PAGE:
Home Value Investing Feynman Investment Research Interviews Brian Grosso

Feynman Investment Research Interviews Brian Grosso

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Feynman Investment Research LLC is an independent investment research firm that focuses upon providing actionable and timely investment ideas on undervalued and under- recognized companies.

In this interview, we will be chatting with Brian Grosso. Grosso is currently finishing up his senior year of undergrad and jumping right into the investment business, as an investment advisor at Rugged Group, LLC, that he recently formed. I met Brian 3-4 years ago, on an investment blog on Facebook, when we were both beginning our trek down the road of investing. Since then we have bounced investment ideas off each other and have chatted multiple times. Grosso has a passion for investing, is very skilled at analyzing companies, has deep insight and understanding of business and is way ahead of many of his peers, given how young he is.

Feynman Investment Research Interviews Brian Grosso

So Brian, tell us about yourself (school, work, hobbies, etc.)

Brian Grosso: Sure Nick, Thanks for interviewing me!

I’m currently in my senior year at the University at Buffalo and will graduate with a degree in Accounting in the spring. This past summer, I interned at a large bank, which gave me a lot of perspective on Corporate America and my own personal work preferences. I’d been thinking about the possibility of opening an advisory business for several years at that point, but the internship experience and some discussions with a key mentor catalyzed me to go through with my plans. Rugged Group LLC was formed in early August and we are now over the regulatory hurdles and doing business.

As for hobbies, I really enjoy reading, walking, hiking, and spending time with family (not necessarily in that order!), as well the occasional obsession with Zynga Poker.

Has an accounting background helped you with analyzing companies? What major would you suggest aspiring student investors to jump into? 

Brian Grosso: An accounting background has definitely helped. I would recommend accounting to prospective investors. Accounting is necessary to understand how businesses are performing and what they are worth. Learning accounting has led me to be much more skeptical of GAAP accrual basis numbers, because there is a good deal of discretion and assumptions involved in those numbers, and it is certainly not the only way to report results. In fact, GAAP has changed over time, if that says anything about its infallibility.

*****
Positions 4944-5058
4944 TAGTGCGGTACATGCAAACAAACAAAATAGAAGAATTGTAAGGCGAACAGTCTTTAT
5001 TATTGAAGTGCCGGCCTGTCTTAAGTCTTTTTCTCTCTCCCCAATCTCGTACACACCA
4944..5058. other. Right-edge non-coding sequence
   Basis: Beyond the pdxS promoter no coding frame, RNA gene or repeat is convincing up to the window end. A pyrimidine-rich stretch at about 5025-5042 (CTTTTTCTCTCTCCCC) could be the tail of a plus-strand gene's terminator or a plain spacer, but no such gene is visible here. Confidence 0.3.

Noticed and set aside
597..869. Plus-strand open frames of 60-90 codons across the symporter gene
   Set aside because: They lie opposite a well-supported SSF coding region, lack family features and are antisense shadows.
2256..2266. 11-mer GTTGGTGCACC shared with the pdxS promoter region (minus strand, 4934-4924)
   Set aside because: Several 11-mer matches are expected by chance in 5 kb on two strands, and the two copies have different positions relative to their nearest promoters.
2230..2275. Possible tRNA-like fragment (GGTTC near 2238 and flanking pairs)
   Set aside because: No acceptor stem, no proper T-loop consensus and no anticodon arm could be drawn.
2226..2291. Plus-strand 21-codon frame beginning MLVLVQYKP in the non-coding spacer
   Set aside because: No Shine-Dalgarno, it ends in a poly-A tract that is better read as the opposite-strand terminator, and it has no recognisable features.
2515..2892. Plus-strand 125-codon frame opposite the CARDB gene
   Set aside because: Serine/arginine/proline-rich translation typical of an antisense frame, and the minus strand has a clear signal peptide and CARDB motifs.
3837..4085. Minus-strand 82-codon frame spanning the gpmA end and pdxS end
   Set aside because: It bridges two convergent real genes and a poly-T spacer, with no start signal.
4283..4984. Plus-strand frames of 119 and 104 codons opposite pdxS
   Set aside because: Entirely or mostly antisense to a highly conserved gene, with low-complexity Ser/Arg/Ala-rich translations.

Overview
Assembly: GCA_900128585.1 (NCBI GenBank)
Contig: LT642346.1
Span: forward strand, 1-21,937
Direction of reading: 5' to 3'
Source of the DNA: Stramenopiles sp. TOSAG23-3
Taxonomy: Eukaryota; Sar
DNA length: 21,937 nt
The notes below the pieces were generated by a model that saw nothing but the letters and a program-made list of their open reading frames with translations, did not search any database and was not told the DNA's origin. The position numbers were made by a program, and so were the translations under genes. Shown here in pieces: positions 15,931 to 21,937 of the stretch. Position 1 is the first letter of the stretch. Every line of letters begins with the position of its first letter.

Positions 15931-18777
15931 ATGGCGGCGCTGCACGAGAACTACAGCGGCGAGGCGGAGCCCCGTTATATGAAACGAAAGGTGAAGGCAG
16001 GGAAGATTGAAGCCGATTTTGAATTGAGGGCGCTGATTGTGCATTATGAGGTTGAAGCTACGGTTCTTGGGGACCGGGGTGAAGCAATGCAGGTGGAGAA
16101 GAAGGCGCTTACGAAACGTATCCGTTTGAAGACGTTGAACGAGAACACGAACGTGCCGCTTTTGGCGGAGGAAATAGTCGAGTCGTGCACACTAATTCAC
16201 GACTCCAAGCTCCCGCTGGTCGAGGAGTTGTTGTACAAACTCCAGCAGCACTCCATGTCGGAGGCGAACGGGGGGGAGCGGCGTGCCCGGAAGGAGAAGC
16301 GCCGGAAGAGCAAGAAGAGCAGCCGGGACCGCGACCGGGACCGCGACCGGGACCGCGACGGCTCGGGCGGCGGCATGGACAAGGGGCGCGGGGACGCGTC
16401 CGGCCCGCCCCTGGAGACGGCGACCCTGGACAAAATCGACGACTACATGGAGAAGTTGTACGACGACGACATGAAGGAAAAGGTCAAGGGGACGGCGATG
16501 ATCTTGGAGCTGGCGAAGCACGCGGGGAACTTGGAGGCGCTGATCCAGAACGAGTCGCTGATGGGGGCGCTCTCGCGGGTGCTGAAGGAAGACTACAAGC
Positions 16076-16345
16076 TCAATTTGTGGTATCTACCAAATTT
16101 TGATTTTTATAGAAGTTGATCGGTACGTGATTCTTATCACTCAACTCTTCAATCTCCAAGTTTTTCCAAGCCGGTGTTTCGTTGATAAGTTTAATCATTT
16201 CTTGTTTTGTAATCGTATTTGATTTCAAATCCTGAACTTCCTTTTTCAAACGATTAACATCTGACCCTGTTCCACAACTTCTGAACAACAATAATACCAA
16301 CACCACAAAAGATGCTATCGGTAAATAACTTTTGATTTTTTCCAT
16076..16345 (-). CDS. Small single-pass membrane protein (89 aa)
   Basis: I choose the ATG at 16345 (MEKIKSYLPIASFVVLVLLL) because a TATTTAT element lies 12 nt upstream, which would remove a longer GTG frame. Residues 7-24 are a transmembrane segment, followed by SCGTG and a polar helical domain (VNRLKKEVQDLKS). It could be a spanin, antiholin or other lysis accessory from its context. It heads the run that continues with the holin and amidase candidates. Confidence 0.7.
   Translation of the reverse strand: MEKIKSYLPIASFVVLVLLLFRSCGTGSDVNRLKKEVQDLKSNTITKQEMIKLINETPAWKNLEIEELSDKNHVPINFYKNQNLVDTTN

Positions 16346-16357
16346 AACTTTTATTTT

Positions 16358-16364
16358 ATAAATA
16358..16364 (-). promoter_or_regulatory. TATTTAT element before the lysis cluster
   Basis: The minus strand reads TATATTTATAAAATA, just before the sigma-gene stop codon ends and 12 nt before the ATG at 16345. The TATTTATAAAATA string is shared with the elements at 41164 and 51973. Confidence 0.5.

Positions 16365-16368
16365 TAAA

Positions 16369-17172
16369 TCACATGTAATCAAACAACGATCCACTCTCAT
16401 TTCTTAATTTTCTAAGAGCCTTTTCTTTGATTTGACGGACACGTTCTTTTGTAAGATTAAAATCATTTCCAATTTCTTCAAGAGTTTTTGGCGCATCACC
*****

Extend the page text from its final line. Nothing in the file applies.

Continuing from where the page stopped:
Here is a brief example of how GAAP results can be distorted. When a company has a defined benefit retirement plan for its employees (read: pension), it creates both an asset and liability. The assets are tangible – the securities that the plan actually owns such as bonds and stocks that it is trying to earn a return on. The liabilities are not – they are projected future cash outflows to employees the company will have to pay out, discounted back to the present using a discount rate. Clearly a lot of assumptions are involved and one that is problematic is the discount rate that is used. The discount rate that actuaries normally use is interest rates on high quality (AAA, AA, etc) corporate bonds. When interest rates get very low as they are now, the discount rate is very low (like 3%), and in turn the present value of the liabilities skyrockets without any change in what actually must be paid out in the future.

In reporting the plan on the financial statements, the plan assets and liabilities are netted together to get a net asset or liability. In this low-rate environment, many companies have very large pension liabilities that investors perceive as debt and are including in enterprise value calculations, but the crazy thing is that if interest rates increase 100bp or so, many of these liabilities will vanish without any fundamental change at the company. Having learned accounting, I’m much more aware of these kinds of nuances and since much of accounting is principles, if I come across a nuance that I’ve not learned directly, I can often still put the pieces together from what is disclosed in the footnotes.

That is really interesting in regards to GAAP EPS. I always use FCF myself when valuing companies, but never knew that there was an issue with GAAP when it comes to pension plans. I can really see how an accounting background has been of value to you. How did you end up picking Rugged as a name for your advisory business (I am sure it has some meaning)?

Brian Grosso: Great question. Rugged has two meanings. The first is a rough, uneven surface that is difficult to traverse. Think rugged terrain. I think this is symbolic of financial markets, or at least the way I want myself and clients to think about them. The journey to wealth through stock ownership is not an easy, straight, or paved path. There are ups and down. Big ups and downs. And it’s tough. Which brings us to the second meaning of the word rugged: strong, tough, resilient or determined in the face of challenge or hardship. These are qualities that the rugged financial terrain demands of investors. You need to be unfazed in the face of the big moves. The big red days that keep you up at night. That is hardship that needs to be overcome.